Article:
Melasma--The Skin Condition No One Is Talking About
Often confused with sunspots or hyperpigmentation, melasma is a somewhat mysterious skin condition that isn’t nearly as commonly discussed—mainly because it’s still a bit unclear as to whatexactly causes it. We spoke with dermatologist Dr. Gary Goldfaden and asked him our burning questions like: What is it? Who gets it? Can it be treated? He answered all our queries, and then some.
Curious about this skin condition? Click through the slideshow above to school yourself!
Photo courtesy of Jamie Nelson for Vogue Russia
Melasma is much more common in women than men—only 10% of people who get melasma are men. People with darker skin also have a higher chance of getting melasma, according to the American Academy of Dermatology. Those with darker skintones might have a harder time getting treated for melasma as well—Goldfaden says that women of color sometimes experience Post Inflammatory Hyper-Pigmentation, an additional level of inflammation below the skin’s surface.
Here’s where things get a bit murky. The exact cause of melasma is unknown, though there are many possible contributing factors. The two main triggers are thought to be hormones and sun exposure—this is why many women might notice melasma developing during their pregnancy or after starting birth control. “Hormones trigger melasma, and sun exposure makes it worse,” Goldfaden says.
Melasma most commonly appears on the face, but it can also develop on your forearms and neck. Don’t assume every dark spot on your face is melasma, however—they could just be sunspots or hyperpigmentation. How can you tell? Goldfaden says melasma appears in a more uniform manner, and is more commonly found in patches—not spots—across your cheeks. Other than the appearance on your skin, there are no other symptoms—in other words, it won’t make your body feel any different.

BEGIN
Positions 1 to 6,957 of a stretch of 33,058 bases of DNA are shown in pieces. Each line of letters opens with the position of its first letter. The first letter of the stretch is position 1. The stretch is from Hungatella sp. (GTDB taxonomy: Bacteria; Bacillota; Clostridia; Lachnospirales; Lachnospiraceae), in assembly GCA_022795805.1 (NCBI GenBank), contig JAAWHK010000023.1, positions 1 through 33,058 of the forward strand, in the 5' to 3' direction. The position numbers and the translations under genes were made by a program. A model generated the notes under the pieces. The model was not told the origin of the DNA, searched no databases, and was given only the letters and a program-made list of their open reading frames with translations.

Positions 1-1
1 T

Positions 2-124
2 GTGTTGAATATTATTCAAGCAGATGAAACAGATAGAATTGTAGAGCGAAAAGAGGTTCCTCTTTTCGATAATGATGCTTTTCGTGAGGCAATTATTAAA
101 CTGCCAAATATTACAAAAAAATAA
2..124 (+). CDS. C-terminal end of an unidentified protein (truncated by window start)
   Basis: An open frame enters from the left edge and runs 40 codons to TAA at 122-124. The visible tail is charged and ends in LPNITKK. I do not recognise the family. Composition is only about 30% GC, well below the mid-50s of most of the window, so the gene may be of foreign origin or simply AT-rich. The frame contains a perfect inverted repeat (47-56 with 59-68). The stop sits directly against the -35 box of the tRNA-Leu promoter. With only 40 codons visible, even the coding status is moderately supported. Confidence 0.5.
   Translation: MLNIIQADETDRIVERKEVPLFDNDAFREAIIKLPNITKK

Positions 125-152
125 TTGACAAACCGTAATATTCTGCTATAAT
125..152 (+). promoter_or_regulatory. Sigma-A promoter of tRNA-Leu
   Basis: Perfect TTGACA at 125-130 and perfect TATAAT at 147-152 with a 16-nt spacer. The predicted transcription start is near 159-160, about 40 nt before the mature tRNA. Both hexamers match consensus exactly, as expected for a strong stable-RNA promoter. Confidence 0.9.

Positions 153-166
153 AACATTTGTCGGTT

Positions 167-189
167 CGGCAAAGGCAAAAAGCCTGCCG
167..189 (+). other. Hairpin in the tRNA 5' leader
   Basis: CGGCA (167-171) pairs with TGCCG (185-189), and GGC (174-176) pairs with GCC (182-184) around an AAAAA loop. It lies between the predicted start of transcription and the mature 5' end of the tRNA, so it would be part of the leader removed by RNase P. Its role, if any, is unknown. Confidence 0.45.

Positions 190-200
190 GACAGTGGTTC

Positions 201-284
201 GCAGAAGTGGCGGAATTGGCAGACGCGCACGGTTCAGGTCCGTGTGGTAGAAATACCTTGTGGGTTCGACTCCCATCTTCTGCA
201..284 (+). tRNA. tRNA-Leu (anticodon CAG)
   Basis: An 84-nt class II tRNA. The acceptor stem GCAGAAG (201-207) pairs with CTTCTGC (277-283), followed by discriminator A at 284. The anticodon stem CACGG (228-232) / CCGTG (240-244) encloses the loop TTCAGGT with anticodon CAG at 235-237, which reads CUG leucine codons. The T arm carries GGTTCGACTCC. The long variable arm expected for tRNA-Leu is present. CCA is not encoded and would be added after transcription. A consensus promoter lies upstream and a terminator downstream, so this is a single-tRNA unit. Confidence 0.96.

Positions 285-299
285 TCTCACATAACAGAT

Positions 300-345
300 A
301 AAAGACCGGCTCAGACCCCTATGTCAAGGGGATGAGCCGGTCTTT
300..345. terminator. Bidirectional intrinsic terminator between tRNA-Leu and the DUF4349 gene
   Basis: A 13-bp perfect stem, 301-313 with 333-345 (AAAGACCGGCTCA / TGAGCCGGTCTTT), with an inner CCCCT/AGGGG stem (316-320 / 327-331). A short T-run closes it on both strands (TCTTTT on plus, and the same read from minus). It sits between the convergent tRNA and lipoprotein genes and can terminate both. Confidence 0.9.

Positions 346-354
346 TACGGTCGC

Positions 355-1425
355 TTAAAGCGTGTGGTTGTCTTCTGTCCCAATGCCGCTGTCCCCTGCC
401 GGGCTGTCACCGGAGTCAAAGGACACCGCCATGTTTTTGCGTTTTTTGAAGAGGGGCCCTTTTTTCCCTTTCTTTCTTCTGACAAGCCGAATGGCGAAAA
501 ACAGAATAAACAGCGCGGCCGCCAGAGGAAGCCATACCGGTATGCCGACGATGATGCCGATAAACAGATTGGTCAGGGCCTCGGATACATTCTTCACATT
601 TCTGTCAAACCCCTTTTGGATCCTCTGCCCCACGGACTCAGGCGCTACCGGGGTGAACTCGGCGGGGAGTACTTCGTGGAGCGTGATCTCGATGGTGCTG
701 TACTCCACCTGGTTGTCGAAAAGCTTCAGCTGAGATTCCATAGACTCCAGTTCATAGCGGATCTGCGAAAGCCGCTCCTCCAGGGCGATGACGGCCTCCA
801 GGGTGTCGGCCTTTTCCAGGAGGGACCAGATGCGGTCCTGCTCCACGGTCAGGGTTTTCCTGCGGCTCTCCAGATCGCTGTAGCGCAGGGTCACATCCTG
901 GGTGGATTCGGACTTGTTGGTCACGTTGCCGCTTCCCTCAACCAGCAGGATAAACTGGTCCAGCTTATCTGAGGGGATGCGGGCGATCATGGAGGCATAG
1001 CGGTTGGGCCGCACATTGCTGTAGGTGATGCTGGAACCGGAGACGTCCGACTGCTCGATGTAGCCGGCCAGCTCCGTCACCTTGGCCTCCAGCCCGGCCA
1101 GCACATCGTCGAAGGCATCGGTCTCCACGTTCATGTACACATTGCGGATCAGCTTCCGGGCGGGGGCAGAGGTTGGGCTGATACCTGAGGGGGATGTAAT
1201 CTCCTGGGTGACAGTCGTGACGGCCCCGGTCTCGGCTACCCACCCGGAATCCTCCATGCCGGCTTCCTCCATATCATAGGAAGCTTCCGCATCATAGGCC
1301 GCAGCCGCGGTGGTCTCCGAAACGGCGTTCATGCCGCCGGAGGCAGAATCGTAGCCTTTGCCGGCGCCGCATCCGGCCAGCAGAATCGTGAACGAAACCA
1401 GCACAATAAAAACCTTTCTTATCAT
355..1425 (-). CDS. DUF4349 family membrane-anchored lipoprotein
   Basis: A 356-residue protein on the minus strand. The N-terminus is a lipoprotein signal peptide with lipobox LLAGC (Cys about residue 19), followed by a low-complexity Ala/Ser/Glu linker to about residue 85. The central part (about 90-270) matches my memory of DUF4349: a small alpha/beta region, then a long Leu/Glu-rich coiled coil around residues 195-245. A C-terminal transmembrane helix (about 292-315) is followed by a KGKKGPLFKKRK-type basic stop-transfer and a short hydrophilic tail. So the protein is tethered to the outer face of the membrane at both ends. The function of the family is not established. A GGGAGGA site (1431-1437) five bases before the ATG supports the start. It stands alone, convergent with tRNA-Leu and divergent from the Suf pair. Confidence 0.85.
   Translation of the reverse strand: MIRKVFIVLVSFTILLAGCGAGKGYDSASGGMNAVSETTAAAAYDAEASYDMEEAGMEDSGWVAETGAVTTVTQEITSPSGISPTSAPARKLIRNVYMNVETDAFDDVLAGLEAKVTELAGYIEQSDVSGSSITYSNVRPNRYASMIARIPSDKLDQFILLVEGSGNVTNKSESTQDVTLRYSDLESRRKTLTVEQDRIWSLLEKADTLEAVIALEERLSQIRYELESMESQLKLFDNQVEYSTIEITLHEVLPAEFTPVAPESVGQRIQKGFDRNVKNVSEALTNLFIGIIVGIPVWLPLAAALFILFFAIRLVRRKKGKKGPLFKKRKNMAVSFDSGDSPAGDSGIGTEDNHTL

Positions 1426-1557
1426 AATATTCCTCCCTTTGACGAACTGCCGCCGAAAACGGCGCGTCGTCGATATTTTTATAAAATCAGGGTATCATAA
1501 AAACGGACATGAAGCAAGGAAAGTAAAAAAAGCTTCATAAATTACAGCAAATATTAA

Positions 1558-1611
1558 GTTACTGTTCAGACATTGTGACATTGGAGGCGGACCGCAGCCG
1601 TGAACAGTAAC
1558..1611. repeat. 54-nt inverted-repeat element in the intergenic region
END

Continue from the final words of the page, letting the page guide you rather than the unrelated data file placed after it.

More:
If you think you have melasma, pay a visit to your dermatologist—most of them can diagnose it just by taking a look at your skin. In terms of treatment, Goldfaden recommends avoiding the sun first and foremost: “The more sun exposure, the more the melanin will get stimulated.” If the melasma is caused by hormonal changes, you may just have to wait it out—it can fade on its own.
If, however, it isn’t going away on its own, your dermatologist may prescribe a topical treatment with hydroquinone, tretinoin, or corticosteroids. Chemical peels, microdermabrasions, and dermabrasions have also been used to treat melasma.
If it was caused by hormones, then yes, melasma can fade after your pregnancy or after you get off birth control. However, it can be stubborn and take months—even years—to see any type of improvement. In the end, all you can do is follow your dermatologist’s advice and always wear an SPF. Goldfaden says to exfoliate often—whether physical or chemical—and use a lightening serum in the meantime to help fight discoloration.
Tell us—what are your thoughts towards melasma? Have you or anyone you know experienced it? Sound off below!
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